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This question arose from my attempt at understanding the answer in this post - the comments below it, to be precise. Everything revolves around the following problem:

Let $S$ be a simple, nonabelian and subnormal subgroup of a group $G$. Show that $S^G$, the normal closure of $S$ in $G$ is a minimal normal subgroup of $G$ .

The question (from Isaacs' book "Finite Group Theory") comes with a hint. It says:

HINT: Work by induction on $|G|$ to conclude $S \subset \operatorname{Soc}(H)$ whenever $S \subset H$. Deduce that each conjugate of $S$ in $G$ is a minimal normal subgroup of $S^G$. Then, apply the previous problem to $S^G$.


I managed to do everything, except for the part in italics. What I did was (briefly) as follows:

  1. $S \lhd \lhd G \implies S \lhd \lhd S^G$. If $S^G = G$, then $S = G$, which means the result is trivial. Therefore, we can assume $S^G \neq G$
  2. Using induction, it was simple to prove $S \subset \operatorname{Soc}(H)$ if $H \neq G$. In particular, $S \subset \operatorname{Soc}(S^G) \implies S^G = \operatorname{Soc}(S^G)$
  3. Using a previous problem, $S^G$ is a direct product of minimal normal subgroups (and of simple groups)

In the aforementioned post, user @Stefan4024 stated:

Since $S \lhd \lhd S^G$, and $S^G$ is a product of minimal normal subgroups, then $S$ is a minimal normal subgroup of $S^G$ (I took $K = S^G$)

I just can’t see why this follows so immediately.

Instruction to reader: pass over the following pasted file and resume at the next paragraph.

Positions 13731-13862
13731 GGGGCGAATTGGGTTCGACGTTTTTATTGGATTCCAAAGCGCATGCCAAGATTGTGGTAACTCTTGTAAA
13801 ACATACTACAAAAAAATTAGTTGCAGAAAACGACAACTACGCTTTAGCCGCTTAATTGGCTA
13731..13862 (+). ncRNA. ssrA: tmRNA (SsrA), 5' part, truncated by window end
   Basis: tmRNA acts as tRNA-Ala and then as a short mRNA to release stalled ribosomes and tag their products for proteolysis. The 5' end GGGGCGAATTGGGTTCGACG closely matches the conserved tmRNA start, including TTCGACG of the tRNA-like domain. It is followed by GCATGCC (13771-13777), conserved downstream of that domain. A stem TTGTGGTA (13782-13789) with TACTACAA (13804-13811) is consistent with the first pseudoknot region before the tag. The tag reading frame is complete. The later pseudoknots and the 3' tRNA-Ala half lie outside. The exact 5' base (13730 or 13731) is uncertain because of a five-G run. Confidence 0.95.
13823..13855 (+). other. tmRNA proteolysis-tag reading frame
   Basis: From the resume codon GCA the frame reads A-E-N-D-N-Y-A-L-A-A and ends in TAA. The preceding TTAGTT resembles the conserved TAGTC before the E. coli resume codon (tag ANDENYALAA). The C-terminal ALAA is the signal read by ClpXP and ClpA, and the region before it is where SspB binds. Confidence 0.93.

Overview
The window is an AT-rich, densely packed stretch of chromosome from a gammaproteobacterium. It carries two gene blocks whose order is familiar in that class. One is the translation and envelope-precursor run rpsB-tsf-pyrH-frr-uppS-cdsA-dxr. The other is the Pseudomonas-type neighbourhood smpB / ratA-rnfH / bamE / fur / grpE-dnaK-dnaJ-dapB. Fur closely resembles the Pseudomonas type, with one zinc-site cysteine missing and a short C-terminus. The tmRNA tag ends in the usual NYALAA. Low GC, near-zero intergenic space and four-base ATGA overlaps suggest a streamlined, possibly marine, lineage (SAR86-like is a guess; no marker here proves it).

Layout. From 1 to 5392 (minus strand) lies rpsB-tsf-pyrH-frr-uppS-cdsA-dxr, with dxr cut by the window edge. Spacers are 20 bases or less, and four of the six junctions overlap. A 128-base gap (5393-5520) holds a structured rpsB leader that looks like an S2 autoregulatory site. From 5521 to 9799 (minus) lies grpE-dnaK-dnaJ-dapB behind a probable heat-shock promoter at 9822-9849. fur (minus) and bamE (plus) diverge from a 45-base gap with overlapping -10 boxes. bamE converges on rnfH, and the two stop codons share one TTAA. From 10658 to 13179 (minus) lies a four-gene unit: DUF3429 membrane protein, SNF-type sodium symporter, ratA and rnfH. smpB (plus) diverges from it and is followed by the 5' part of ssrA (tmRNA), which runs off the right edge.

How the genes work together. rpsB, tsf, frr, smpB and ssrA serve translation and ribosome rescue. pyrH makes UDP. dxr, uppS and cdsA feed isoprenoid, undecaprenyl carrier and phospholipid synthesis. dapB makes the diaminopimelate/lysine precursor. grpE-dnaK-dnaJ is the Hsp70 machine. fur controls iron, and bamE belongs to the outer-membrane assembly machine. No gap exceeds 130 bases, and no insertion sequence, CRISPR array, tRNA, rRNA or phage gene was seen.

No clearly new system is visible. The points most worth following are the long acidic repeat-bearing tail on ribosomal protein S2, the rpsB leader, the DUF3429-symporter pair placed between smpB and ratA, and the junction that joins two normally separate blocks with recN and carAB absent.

Continuing my previous reasoning, I managed to find, by subnormality, a normal subgroup $S \lhd \lhd K \lhd S^G$ (which is non-abelian) and this yielded, by Exercise $2A.6$, a minimal normal subgroup $X$ of $S^G$ such that $X \subset K$. It follows, both by simplicity and from the fact that minimal normal subgroups normalize all subnormal subgroups, that either $S = X$ or $S \cap X = 1$. And I couldn't rule out this last case...

Is there a simpler way to prove the statement in the last block quote? If not, how do I continue from my arguments?

Thanks in advance!

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The only normal subgroups of a direct product of nonabelian simple groups are direct products of some of the direct factors. Hence these are also the only subnormal subgroups. So its subnormal subgroups are all normal.

Since $S$ is simple and subnormal in $S^G$, $S$ must be one of these direct factors, so it is indeed a minimal normal subgroup of $S^G$.

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  • $\begingroup$ Thank you so much! So simple, yet I didn't know this result... Is there a simple proof or reference? $\endgroup$
    – Gauss
    Commented Jan 4, 2023 at 23:21
  • $\begingroup$ Is there a simple proof of what? $\endgroup$
    – Derek Holt
    Commented Jan 4, 2023 at 23:23
  • $\begingroup$ I was referring to your statement about normal subgroups of a direct product of nonabelian simple groups, but I now realize it comes straight from the fact that a normal subgroup of a direct product is either central or intersects one of the factors non-trivially $\endgroup$
    – Gauss
    Commented Jan 4, 2023 at 23:28

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